Machiavellian Politics in The Prince

Machiavellian Politics in The Prince - Machiavellian...

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Machiavellian Politics in The Prince The Prince, written by Niccolo Machiavelli, is one of the first examinations of politics and science from a purely scientific and rational perspective. Machiavelli theorizes that the state is only created if the people cooperate and work to maintain it. The state is also one of man’s greatest endeavors, and the state takes precedence over everything else. The state should be one’s primary focus, and maintaining the sovereignty of the state one’s most vital concern. The state is founded on the power of its military. Therefore, a strong military is vital to maintaining the state. Machiavelli believes that men respect power, but they will take advantage of kindness. He believes that when given the opportunity one must destroy completely, because if one does not he will certainly be destroyed. The prince should lead the military, and he has to be intelligent. An effective politician can make quick and intelligent choices about the problems that constantly arise before him. He must also have virtue, which means he is strong, confident, talented, as well as smart. A prince cannot be uncertain, because uncertainty is a sign of weakness. Fortune controls half of human’s actions, and man’s will control the other half. Virtue is the best defense for fortune, and virtue must be used in order to keep fortune in check. The prince must take advantage of situations based solely on if it is best for the state. He should choose his decisions based on contemporary and historical examples. A prince cannot consider whether his acts are moral or immoral, and he instead must act in an unbiased manner for the state. Also, it does not matter how the state achieves its goals, as long as these goals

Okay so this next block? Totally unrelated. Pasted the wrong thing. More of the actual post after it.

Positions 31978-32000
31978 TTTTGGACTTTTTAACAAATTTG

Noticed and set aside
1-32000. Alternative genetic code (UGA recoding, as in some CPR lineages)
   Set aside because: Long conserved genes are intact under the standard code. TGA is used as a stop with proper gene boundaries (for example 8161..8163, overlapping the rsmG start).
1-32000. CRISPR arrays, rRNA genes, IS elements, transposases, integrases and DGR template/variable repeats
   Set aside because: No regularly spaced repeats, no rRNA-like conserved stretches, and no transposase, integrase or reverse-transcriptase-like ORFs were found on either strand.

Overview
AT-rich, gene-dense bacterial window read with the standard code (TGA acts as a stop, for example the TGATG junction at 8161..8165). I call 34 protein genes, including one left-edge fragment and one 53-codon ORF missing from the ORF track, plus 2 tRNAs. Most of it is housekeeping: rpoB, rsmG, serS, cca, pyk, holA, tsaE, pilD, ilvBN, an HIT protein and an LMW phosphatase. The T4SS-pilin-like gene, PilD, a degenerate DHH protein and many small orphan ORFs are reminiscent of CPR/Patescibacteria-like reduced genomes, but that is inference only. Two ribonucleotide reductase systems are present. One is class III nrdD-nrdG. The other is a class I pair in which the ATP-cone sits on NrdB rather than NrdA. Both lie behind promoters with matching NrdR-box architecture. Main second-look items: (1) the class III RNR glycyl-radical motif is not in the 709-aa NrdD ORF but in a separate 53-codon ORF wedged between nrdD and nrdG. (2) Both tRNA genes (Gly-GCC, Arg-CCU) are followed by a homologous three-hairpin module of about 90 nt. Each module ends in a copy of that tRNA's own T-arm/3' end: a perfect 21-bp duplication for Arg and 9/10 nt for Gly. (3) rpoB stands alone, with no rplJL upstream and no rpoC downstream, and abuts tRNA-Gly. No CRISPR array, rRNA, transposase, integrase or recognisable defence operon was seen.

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This note was uploaded on 01/09/2011 for the course EDS 103 taught by Professor White during the Spring '10 term at E. Kentucky.

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Machiavellian Politics in The Prince - Machiavellian...

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